Tacos are our witness. We’re guessing yours too. If we could only eat one kind of food for the rest of our lives, it would probably be tacos. The taco phenomenon has gone global, we’ve got Taco Tuesdays, a variety of tacos in every country, and taco accessories to fill our heart’s desire. But where’s the limit? Unfortunately, there is, in fact, a limit.
A 41-year man died while participating in a taco-eating contest at a baseball in Fresno, Ca.
According to news reports, Dana Hutchings was at the Grizzlies and the Memphis Redbirds game and entered a contest that took place between innings at Chukchansi Park. Hutchings had told his mom and sister that he would be participating in the taco-eating contest hours before it took place.
The Fresno Bee reports that Hutchings went down seven minutes into the contest.
During the contest, the man started choking. He fell and subsequently hit his head on the table.
According to CBS Sports, medical professionals performed CPR on him until the paramedics arrived. They pronounced him dead upon arriving at the Community Regional Medical Center. The autopsy with the cause of death has yet to be released.
“He told us he was going to a taco eating contest, but we didn’t think something like this would happen,” his sister, Mecca Hutchings, told ABC30. His mother added, “He said my son wasn’t responding to anything. How they identified him was that he has a tattoo on his hand that says Dora.”
One person that saw him eating the tacos noticed that Hutchings “was eating so fast compared to the other two (contestants),” Matthew Boylan told The Fresno Bee. He added, “It was like he’d never eaten before. He was just shoving the tacos down his mouth without chewing.”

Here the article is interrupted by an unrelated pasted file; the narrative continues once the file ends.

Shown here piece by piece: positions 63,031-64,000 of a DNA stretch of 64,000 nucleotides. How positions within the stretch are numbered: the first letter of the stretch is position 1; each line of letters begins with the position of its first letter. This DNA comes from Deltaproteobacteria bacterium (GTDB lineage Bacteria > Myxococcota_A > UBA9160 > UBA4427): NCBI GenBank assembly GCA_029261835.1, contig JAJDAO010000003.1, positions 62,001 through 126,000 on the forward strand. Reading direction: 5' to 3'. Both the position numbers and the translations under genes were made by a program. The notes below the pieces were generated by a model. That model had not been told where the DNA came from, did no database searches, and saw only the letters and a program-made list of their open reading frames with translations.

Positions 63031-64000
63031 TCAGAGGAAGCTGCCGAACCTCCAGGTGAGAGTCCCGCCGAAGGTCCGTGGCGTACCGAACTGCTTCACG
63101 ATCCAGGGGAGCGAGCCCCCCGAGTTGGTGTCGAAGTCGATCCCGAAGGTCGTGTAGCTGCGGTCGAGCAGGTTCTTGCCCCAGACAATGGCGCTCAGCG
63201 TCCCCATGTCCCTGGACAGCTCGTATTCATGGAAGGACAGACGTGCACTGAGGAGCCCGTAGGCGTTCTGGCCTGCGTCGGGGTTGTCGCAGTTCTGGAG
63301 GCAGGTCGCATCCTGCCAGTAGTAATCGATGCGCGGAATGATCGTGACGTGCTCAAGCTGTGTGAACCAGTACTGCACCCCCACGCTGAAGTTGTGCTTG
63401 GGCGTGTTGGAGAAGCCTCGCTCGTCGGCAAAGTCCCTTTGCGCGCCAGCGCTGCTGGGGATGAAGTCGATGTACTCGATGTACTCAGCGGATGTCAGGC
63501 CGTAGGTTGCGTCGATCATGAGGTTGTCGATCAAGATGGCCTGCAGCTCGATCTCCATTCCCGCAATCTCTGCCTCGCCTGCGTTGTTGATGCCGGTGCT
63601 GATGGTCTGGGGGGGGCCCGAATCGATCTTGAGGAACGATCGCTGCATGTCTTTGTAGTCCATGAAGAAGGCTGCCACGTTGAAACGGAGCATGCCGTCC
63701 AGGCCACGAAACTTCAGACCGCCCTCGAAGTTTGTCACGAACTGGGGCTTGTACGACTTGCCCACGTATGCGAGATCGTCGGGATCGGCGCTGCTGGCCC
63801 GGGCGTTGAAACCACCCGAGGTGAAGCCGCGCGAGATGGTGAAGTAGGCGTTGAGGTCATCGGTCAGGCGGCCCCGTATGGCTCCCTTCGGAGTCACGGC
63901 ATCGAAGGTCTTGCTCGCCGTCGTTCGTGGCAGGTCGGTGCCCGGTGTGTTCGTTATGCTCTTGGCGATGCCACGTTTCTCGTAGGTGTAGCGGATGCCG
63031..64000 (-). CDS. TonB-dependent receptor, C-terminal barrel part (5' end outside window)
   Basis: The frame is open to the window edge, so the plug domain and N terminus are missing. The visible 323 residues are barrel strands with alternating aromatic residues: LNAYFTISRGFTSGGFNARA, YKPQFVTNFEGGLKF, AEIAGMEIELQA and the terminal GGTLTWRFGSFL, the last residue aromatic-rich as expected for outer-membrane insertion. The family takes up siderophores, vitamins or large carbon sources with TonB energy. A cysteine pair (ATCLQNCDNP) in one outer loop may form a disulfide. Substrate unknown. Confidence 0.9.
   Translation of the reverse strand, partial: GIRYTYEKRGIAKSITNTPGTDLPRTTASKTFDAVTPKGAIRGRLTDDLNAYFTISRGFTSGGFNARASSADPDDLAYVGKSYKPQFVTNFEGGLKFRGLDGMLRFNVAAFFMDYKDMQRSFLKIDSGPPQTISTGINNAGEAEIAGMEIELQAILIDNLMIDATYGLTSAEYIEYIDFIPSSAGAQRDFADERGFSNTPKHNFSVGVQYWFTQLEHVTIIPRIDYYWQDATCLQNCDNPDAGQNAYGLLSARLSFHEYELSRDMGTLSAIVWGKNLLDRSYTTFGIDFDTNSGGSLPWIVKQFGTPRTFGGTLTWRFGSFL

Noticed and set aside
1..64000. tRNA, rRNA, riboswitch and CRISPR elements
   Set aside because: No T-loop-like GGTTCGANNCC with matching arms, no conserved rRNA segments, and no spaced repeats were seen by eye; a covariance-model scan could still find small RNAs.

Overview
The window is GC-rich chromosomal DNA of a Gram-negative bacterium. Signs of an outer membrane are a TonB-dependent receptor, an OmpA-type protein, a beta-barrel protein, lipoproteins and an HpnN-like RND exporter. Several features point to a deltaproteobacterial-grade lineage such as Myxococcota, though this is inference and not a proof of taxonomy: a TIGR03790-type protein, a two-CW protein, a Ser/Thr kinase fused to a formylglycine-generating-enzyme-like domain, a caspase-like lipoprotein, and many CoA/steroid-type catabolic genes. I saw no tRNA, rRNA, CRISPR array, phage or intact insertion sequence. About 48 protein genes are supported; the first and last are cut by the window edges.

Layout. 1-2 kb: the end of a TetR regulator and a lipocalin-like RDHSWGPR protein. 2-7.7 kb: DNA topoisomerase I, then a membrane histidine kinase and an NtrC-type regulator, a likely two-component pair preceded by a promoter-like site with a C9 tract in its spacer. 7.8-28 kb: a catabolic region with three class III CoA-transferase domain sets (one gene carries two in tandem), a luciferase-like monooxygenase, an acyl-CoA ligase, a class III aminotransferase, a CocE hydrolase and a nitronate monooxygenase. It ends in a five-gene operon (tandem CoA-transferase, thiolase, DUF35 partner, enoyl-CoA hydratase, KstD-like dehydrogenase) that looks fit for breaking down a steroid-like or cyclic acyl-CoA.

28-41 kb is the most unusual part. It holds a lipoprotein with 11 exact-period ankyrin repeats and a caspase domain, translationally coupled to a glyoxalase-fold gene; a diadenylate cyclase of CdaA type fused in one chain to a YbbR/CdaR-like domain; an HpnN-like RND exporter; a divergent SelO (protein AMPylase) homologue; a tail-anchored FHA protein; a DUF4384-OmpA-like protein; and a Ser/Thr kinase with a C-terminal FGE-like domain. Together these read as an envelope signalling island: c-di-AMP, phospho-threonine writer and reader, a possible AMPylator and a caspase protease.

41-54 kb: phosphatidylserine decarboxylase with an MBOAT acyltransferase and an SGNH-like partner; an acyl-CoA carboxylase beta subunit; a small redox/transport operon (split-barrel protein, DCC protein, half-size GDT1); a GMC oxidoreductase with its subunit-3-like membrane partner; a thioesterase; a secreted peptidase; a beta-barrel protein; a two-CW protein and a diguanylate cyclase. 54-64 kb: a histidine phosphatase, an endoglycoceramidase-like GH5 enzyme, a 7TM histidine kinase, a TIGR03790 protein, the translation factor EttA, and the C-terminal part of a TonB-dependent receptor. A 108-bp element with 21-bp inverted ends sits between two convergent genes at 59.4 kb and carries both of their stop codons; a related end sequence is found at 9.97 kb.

It’s unclear how many other people were participating in the contest, or what type of taco they were consuming.
“We are devastated to learn that the fan that received medical attention following an event at Tuesday evening’s game has passed away,” the Grizzlies said in a statement provided by Deadspin. “The Fresno Grizzlies extend our heartfelt prayers and condolences to the family of Mr. Hutchings. The safety and security of our fans is our highest priority. We will work closely with local authorities and provide any helpful information that is requested.”
The contest, which occurred on Tuesday, was scheduled as a kick-off to the main event, Taco Truck Throwdown 9, that is set for Saturday.
The taco party on Saturday includes a live musical performance by A.B. Quintanilla’s Kumbia Kings. There was also another taco eating-contest for that day, but they have since canceled that portion.
Andy McMurray, a fan of the Grizzlies baseball team, said it was right for them to cancel the taco-eating contest after the tragic event that happened earlier this week.
“It’s a sad thing to see happen because people are just trying to have fun. It’s sad to see, I think the Grizzlies acted in the appropriate way considering,” McMurray told ABC30.
Some people are not happy about the cancelation of Saturday’s taco-eating contest.
The contest is being canceled out of respect and also out of concern. It is a freak and rare event that happened earlier this week, but imagine if someone else had an accident during the taco-eating contest? There could be serious repercussions for the event organizers. Instead, they should do some kind of tribute to Hutchings by having his family say some words about him.
While this is no laughing matter, people on social media couldn’t help but see the irony of someone dying by eating such a tasty dish.
This is not the first time someone has died in a food-eating contest. These sorts of competitions shouldn’t be taken lightly. A lot of training goes into this competitive eating sport.
Do you think you’d rest in peace dying in such a way?
As much as we love tacos, we don’t believe this would be a good way to go. What do you think?